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1. ## Water Heater Temp

I have a 50 gal electric water heater and my temp on my water heater is set to 130 deg and it seems that there is enough hot water for no more than 3 showers. Once the 4th person takes a shower, you have no hot water left. Should I increase the temp or it wont matter?

2. If you have a teenager, you might run out after one shower!

A new showerhead can't legally be sold that uses more than 2.5gpm. So, how long are those three showers and how old is the showerhead? You might want to run it into a bucket while timing it to see what you have. You can't get 50-gallons of 130-degree water out of the tank, as the incoming cold dilutes it. Figure anything over 70% a bonus.

Yes, you can effectively make the tank look bigger if you raise the temp, but for safety reasons, you should also install a tempering valve to limit the output. They're required where I live. Basically, it's an adjustable valve that mixes some cold with the hot let and 'tempers' it so it isn't quite as hot...it's like mixing the cold at the shower, but done at the outlet of the tank to help prevent excessively hot water from harming someone.

3. Both bathrooms have new showerheads that my wife bought at Bed Bath and Beyond within the past year.

What's the logic in making the tank look bigger if you raise the temp?

Is setting it to 140 degrees OK?

4. Originally Posted by Mikeyboy
What's the logic in making the tank look bigger if you raise the temp?

Is setting it to 140 degrees OK?
It's all about BTU's The higher the temp of the water stored in the tank the more heat you have stored.

You then will mix more cold and less hot so you will in effect be "Making the water heater look bigger."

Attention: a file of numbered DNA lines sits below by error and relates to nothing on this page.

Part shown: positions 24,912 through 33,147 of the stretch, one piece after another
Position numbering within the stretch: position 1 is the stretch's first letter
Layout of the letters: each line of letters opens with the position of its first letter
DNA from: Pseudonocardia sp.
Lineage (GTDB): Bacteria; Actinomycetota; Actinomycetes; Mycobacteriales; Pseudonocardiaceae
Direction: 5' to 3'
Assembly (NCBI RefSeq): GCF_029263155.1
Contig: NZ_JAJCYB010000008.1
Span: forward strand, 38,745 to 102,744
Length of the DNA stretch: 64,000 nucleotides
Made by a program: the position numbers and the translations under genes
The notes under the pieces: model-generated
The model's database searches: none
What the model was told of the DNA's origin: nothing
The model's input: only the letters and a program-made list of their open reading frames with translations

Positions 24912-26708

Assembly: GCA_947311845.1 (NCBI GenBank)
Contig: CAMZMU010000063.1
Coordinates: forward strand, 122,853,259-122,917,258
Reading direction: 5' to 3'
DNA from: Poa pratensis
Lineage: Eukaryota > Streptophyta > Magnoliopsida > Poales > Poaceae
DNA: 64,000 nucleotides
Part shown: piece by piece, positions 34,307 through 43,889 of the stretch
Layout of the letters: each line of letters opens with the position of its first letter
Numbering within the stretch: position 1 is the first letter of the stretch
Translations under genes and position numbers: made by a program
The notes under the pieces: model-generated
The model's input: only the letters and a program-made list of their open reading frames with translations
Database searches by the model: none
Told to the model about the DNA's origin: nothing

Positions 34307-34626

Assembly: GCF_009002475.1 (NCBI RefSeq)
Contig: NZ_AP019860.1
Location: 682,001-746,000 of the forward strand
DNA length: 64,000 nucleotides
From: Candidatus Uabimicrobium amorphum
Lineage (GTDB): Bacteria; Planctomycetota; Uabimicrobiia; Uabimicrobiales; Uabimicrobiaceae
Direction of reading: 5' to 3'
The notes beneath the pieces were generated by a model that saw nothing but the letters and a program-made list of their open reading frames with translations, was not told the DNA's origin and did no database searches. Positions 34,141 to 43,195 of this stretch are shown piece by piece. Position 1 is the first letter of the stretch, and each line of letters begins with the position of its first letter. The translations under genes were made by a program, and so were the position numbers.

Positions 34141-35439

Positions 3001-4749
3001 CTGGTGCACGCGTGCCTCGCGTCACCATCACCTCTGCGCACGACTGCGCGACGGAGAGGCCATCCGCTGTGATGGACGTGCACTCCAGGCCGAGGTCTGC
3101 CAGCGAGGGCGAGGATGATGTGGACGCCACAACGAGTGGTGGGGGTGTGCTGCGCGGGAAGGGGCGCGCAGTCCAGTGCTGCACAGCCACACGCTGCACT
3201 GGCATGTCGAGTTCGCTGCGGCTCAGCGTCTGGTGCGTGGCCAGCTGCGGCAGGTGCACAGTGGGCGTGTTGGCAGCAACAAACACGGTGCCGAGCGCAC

The problem is that this hot water presents a very real danger of scalding someone. Especially young and elderly people! 3rd degree scald injuries occur in about 1 second at 160°F, 5 seconds at 140°F, 9 minutes at 120°F, 6.7 hours at 110°F. Scald Information click here

The water must be tempered to a safe temperature as it leaves the water heater when elevated temperatures are used. One of the valves pictured below would be required. Watts 70A & L70A Tempering Valve click here

5. There is the 70% principal in action here. A water heater will deliver 70% of its gallon capacity, at "shower" temperature, that is within about 20º f set point. SO, you 50 gallon tank will give you 35 gallons. ~2 gallons per minute, 10 minute shower....20 gallons. You are lucky to get 3 showers, and you can just forget 4!

There are remedies, and they have been described in the posts above mine.

6. My 50g electric indicates that it can provide 58 gallons of hot water in the 1st hour. At 20g a shower then the 3rd shower would start to go cold. I think this also depends upon how hot you like the shower

7. Originally Posted by Mikeyboy
I have a 50 gal electric water heater and my temp on my water heater is set to 130 deg and it seems that there is enough hot water for no more than 3 showers. Once the 4th person takes a shower, you have no hot water left. Should I increase the temp or it wont matter?
Turning up the temp of a water heater, you run the risk of scalding. Gamma and the water heater manufactures recommend you do not have the temp any higher than 120 degrees. A low flow shower head can help a lot and shorter showers is a huge help too.

8. So, what's the best way to allow more people to take showers with hot water?

9. Originally Posted by Mikeyboy
So, what's the best way to allow more people to take showers with hot water?
A larger heater, a lower flow shower head, shorter showers, or even add a second water heater. Two 50 in series would give you a lot of good hot water.

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